• Commoditized businesses often use a keyword driven name. A car wash chose the name to maximize their chances of ranking for keywords like “car detail” or “car wash.”
  • Well-funded companies often use a short domain based on their branding, like Short domains like this are often expensive to acquire. Since you don’t have any keywords in the domain, you won’t have any leg up with SEO. However, a company with a substantial marketing budget can afford to build brand equity using advertising, blogging, and social media.

Make your domain easy to pronounce and spell

You’re going to say your domain to a lot of people! On the phone (“visit us at…”), in your voicemail (“email us at…”), in person (“our website is…”), and in your YouTube video (“find us online at…”).

When you say your domain name, you want people to get it the first time. If they miss it entirely, that won’t help your business. If they have to ask you to spell it, that’d going to get old fast.

Before you build your website, try asking a friend in person if they can test your website. When they pull out their phone, tell them the web domain. If they have to ask you to spell it, think again before launching on that domain.

If you get stuck, try a domain name generator

Business Name Generator, NameBoy, and Is It WP can help you come up with original domain names. Most of the time though, I find it easier to brainstorm in a blank Google Doc and then see what domain ideas are available at Google Domains.

Avoid common mistakes

  • Avoid hyphens. Spammers often use hyphenated domains to confuse people with established companies, and this has decimated consumer trust. You’ll also have to awkwardly explain a domain like to customers by saying, “tractor hyphen supply dot com…. hyphen, like the punctuation mark.” It’s awkward.
  • Avoid double letters. will be odd to type, and customers are likely to make a typo.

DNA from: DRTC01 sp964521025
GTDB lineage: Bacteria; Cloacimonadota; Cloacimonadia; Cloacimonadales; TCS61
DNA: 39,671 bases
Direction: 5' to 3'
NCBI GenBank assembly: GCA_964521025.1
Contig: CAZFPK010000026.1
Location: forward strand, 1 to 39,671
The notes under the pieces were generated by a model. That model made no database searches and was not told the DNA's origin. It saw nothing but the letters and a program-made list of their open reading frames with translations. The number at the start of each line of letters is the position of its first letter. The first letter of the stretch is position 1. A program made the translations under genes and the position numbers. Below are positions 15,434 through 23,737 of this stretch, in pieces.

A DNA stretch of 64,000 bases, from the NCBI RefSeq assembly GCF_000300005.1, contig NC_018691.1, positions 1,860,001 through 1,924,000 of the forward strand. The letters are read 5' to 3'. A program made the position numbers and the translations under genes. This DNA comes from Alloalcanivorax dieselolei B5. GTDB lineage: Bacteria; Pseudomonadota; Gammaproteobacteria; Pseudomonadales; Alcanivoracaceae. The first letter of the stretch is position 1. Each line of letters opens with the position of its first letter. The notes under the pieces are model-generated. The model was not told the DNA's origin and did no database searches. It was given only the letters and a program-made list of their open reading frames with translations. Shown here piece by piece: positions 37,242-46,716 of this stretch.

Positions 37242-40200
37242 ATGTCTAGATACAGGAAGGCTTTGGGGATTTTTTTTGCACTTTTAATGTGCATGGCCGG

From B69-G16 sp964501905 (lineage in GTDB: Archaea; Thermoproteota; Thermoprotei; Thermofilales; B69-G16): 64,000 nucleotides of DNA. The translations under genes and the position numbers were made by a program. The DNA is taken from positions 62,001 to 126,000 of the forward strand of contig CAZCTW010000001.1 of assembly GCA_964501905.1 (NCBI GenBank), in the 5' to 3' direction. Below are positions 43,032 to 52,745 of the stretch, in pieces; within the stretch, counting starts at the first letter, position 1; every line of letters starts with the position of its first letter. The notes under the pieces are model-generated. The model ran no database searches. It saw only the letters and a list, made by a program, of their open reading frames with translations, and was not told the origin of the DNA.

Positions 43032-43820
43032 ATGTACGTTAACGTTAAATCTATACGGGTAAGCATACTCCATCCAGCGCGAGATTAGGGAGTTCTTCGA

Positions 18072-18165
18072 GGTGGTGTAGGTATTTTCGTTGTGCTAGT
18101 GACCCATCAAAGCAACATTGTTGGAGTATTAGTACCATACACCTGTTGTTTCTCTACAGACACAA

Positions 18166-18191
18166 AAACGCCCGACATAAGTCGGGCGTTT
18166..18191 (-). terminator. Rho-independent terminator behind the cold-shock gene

• Avoid boxing yourself in. Businesses often start in a specialized field and then expand to include more services, or they start in one city and expand to additional locations. For your SEO benefit, your domain should be a permanent asset that you build over time. Ideally, you would never change it. So try to choose a domain that represents the future direction of your company.
  • Avoid using a trademark or copyrighted name. You can search the USPTO to check.
  • Avoid delaying your purchase. Each day thousands of domains are registered. If you spot an affordable domain (usually only $15), consider buying it within the month so that another company doesn’t beat you to registering it.
  • Avoid buying a hosting plan from your domain registrar. Many companies that sell domains will try to upsell you on hosting and give you a free domain in the process. If you visit a Facebook group of web developers, you’ll see that buying hosting on GoDaddy, HostGator or BlueHost can lead to a lot of frustration. For hosting, I personally recommend SiteGround (not an affiliate link), as do many other professional development companies. SiteGround won’t give you a free $15 domain, but their overall service is far better in my experience.
  • Make sure to add privacy protection. If you don’t, prepare for an unrelating barrage of spam mail and calls for the next year. Google Domains offers free privacy protection, which is a key reason I recommend their service.

Share and Comment

Share on linkedin
Share on twitter
Share on facebook
Scroll to Top